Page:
The main plot of Use of Weapons entertains with action and plot twists, and the descriptions grip you and push you around Banks' universe. However, despite the quality of these aspects, they are forgettable compared to the character of Zakalwe. Zakalwe is the heart of this book, and he is the reason to read it. He is obviously troubled, from the very first chapter of the book. Throughout the rest of the book, we look deeper into his past, and through his past to his soul. We discover why he is a military genius, the costs that came with his gift, and the price he has paid for how he has used his gift.

Mister Troll has pointed out to me in the past that I have a tendency to cherish the misfits and the screw-ups in stories. It's true, but there's more to it than that. I like to empathize with characters, I like my heart to go out to them. So, it's not just the screw-ups and the misfits I love, but the flawed heroes, and the tragic heroes. And it's not just that they have these qualities, but that the author has put enough soul into them to make them worth cherishing.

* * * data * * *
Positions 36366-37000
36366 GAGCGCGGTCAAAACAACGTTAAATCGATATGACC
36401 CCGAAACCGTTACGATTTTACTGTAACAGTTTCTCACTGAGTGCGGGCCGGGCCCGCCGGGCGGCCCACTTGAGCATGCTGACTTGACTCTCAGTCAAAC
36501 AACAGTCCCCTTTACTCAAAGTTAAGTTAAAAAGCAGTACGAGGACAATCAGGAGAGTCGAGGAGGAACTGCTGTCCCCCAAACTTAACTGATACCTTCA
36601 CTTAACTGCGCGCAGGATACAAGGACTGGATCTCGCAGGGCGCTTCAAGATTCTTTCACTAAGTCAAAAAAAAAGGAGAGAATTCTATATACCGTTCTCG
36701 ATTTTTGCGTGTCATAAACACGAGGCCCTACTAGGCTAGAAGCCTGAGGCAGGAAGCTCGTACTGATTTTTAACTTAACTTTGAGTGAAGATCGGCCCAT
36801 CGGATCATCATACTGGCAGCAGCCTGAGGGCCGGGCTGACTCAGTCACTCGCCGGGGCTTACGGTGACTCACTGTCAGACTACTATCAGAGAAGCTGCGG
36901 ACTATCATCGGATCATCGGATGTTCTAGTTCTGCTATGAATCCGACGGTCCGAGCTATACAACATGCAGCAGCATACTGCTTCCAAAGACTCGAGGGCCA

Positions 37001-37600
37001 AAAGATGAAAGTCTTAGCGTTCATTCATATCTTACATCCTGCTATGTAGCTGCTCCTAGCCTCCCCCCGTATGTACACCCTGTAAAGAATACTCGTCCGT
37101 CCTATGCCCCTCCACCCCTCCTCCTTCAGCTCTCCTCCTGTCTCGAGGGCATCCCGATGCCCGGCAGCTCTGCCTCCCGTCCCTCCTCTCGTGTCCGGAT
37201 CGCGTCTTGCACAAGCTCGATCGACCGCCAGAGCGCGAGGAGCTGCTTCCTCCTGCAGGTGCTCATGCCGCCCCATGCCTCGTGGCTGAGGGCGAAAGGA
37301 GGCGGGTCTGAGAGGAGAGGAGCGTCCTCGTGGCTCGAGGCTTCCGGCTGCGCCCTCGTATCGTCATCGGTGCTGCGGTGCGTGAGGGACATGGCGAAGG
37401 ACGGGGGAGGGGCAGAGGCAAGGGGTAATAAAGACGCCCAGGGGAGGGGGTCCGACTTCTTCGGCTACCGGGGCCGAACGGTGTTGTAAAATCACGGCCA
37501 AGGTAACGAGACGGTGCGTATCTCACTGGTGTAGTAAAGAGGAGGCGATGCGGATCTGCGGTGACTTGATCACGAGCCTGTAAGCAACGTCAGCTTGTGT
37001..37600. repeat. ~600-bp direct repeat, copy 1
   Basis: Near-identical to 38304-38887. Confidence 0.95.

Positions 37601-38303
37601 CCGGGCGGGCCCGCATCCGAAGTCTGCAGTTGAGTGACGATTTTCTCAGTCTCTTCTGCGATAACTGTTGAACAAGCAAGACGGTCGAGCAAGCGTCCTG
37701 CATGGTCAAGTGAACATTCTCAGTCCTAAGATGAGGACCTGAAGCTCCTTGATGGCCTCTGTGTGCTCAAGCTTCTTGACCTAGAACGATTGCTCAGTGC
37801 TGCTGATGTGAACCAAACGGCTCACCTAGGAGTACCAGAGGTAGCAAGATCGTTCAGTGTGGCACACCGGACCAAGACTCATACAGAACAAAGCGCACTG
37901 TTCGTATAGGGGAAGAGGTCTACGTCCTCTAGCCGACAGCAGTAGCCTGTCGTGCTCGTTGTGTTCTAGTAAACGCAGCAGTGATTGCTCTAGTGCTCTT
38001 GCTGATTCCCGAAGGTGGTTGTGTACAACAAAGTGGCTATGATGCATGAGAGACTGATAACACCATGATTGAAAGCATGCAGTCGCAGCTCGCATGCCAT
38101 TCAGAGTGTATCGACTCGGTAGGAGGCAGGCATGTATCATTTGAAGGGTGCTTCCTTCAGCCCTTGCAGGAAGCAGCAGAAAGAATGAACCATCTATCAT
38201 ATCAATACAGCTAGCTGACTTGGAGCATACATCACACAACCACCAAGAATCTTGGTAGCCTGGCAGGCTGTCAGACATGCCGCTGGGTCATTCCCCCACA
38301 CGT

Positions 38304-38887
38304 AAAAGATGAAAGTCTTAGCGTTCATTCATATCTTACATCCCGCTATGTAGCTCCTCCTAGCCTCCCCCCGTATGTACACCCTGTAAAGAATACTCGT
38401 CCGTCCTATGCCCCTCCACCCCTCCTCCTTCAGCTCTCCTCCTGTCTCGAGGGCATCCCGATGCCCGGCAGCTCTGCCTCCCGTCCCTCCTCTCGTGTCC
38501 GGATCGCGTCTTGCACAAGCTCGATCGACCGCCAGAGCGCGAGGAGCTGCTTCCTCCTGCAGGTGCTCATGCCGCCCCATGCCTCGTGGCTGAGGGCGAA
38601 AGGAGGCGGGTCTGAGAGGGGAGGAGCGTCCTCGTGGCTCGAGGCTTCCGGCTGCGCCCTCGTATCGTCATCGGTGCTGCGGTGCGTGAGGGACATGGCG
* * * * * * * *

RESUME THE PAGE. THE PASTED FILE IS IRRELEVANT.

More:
Cheradenine Zakalwe is that kind of character.

Who is the Star-Bearer?

...and what will he loose that is bound?

Recommended: The Riddle-Master of Hed (Patricia McKillip)

Morgon of Hed was born to the land-rule, to quiet farming and selling grain to the spring traders. But when Morgon wins a riddle-game with an ancient specter, he finds that destiny waits for him far from the peace of Hed. Morgon's brow is marked by three stars, and only he can pluck the strings of a dead wizard's harp inset with three red stars. This is a world where an unanswered riddle can mean death, and Morgon leaves behind him a trail of riddles as wide as the river Ose.